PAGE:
Donald Trump picked up where he left off on Sunday evening, tweeting about tariffs first thing Monday morning.
It’s clear he’s been watching the news. It’s also clear he still doesn’t know the difference between “their” and “there”.
“Their is no reason for the U.S. Consumer to pay the Tariffs, which take effect on China today. This has been proven recently when only 4 points were paid by the U.S., 21 points by China because China subsidizes product to such a large degree”, the president said, before launching into a pseudo-lament. Trump sounded almost regretful that things have escalated anew, although it’s dangerous to ascribe those kinds of emotions to a raving narcissist. The following is verbatim so, yes, he spelled the word “buy” wrong:
Also, the Tariffs can be………completely avoided if you by from a non-Tariffed Country, or you buy the product inside the USA (the best idea). That’s Zero Tariffs. Many Tariffed companies will be leaving China for Vietnam and other such countries in Asia. That’s why China wants to make a deal so badly!…..There will be nobody left in China to do business with. Very bad for China, very good for USA! But China has taken so advantage of the U.S. for so many years, that they are way ahead (Our Presidents did not do the job). Therefore, China should not retaliate-will only get worse!
Trump is essentially begging the Chinese not to retaliate, only he’s couching it in terms of a threat and a bombastic claim about how dire the straits are for the Chinese. It seems obvious the White House is nervous about further stock market declines.
US equity futures got off on the wrong foot in early Asia trading and never recovered. It was the same story for the Chinese yuan. USDCNH rose as nearly 1% at one point Monday, moving through 6.90 for the first time this year.
Analysts are now reevaluating their near-term yuan outlook. Over the weekend, Goldman revised their 3-month forecast for USD/CNY to 6.95 (from 6.65 previously). On Monday, SocGen’s Jason Daw had the following to offer:
China will not use RMB devaluation as retaliation tool in the trade war, in our opinion. It is difficult calibrating financial instruments to minimize destabilizing overshooting or second round effects. However, as our economists points out, China’s policy response could involve more RRR cuts and possibly lowering interest rates. Fundamentals – slower exports, policy easing, and growth risk premium – rather than overt competitive devaluation, can cause the CNY to weaken. The chance of CNY breaking 7.0 earlier than we have expected (Q1) has increased (market may test the PBoC’s resolve). Maybe there could be some overshooting versus our 7.05 target if a truce is not reached, but the tail risk of very large depreciation (10% more than our baseline 7.05 forecast) is quite low in our opinion. As cautionary note on excessively positioning for large depreciation (i) the CNY will only fall as much and as fast as policymakers want it to, and (ii) they have successfully prevented a break of 7.0 twice since 2015 even when the stars were aligned for it to happen.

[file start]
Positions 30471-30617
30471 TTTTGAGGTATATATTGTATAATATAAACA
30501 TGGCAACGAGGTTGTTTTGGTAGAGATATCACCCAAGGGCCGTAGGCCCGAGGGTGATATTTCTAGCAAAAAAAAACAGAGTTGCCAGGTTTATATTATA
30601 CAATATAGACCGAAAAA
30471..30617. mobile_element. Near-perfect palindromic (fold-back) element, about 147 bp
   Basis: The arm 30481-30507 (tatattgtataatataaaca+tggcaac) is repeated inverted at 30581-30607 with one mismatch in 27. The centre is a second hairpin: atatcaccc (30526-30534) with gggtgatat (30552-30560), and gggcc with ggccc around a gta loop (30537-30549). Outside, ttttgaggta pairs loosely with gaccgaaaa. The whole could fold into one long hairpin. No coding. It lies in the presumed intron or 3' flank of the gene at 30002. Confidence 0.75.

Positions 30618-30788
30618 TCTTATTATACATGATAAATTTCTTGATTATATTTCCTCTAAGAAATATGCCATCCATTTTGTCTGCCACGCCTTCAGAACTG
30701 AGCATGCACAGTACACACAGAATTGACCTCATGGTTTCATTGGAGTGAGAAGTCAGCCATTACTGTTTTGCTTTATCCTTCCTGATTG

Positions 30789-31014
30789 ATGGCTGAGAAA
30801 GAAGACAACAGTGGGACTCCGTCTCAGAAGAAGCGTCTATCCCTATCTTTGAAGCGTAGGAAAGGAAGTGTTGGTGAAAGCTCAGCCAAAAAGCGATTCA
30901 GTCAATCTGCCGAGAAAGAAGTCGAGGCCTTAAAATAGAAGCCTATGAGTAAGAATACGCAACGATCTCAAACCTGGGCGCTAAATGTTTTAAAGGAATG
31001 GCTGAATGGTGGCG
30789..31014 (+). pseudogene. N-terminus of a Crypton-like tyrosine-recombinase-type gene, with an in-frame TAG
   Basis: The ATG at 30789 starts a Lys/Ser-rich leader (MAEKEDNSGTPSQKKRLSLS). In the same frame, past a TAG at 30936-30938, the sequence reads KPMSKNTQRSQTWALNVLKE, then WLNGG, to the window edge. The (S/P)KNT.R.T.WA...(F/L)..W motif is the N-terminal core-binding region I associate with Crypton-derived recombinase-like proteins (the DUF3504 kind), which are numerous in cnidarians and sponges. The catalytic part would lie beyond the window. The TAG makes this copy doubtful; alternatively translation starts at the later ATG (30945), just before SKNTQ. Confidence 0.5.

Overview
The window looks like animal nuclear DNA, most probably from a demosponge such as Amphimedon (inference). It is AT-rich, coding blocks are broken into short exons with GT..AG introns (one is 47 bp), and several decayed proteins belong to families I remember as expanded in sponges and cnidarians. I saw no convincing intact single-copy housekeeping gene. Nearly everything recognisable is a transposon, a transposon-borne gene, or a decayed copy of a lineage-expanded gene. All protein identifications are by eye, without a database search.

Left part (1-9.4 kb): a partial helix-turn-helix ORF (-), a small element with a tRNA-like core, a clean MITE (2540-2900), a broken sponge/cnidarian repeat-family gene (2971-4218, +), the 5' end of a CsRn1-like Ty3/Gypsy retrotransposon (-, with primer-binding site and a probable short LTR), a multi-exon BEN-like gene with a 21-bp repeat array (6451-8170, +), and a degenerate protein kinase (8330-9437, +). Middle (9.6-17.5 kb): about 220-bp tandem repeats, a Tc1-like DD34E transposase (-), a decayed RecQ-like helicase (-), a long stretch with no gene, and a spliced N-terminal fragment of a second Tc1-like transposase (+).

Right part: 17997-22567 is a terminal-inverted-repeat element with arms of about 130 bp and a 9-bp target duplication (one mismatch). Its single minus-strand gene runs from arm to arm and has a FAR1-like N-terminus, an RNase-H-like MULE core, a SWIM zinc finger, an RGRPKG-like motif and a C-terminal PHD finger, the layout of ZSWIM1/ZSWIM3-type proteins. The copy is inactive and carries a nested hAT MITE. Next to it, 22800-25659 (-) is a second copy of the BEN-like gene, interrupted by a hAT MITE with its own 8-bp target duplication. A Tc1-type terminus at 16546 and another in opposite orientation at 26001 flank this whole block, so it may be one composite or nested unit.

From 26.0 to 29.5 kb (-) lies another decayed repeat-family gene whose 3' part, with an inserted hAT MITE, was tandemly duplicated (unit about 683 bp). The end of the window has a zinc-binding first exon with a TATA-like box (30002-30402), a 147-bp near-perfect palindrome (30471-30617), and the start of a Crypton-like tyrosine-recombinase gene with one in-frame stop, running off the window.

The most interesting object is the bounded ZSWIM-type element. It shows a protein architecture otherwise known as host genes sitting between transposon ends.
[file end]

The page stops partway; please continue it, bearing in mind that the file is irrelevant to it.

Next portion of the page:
Chinese equities resumed declines after surging Friday thanks to state buying. The CSI 300 dropped nearly 1.7% to start the week.
Trump persisted in digging himself further into a hole on Monday. “I say openly to President Xi & all of my many friends in China that China will be hurt very badly if you don’t make a deal because companies will be forced to leave China for other countries”, he went on to say. “You had a great deal, almost completed, & you backed out!”
China denies that version of events – vehemently.
For all his pretensions to legendary dealmaking prowess, Trump’s comments on Monday came across as laughably transparent. He’s clearly rethinking the relative wisdom of making the latest row with Beijing public as opposed to, for instance, trying to sort it out behind the scenes before resorting to a tariff hike.
Other trade-sensitive markets were under pressure Monday. The Stoxx 600 Autos and Parts index has suffered grievous losses during the latest bout of trade tensions as investors fret that Trump’s willingness to crank up the pressure on Beijing at the last minute bodes ill for how he’ll approach the Section 232 auto tariffs question.
Meanwhile, South Korean shares are in all kinds of trouble, having fallen in five of the last six sessions. The won continues to suffer, weighed down by geopolitical concerns, worries about the economy and now, the trade war.
With both sides now dug, it’ll likely be trench warfare for at least the next couple of days. Although everything could change with a single tweet, a breakthrough looked more remote than ever as of Monday morning.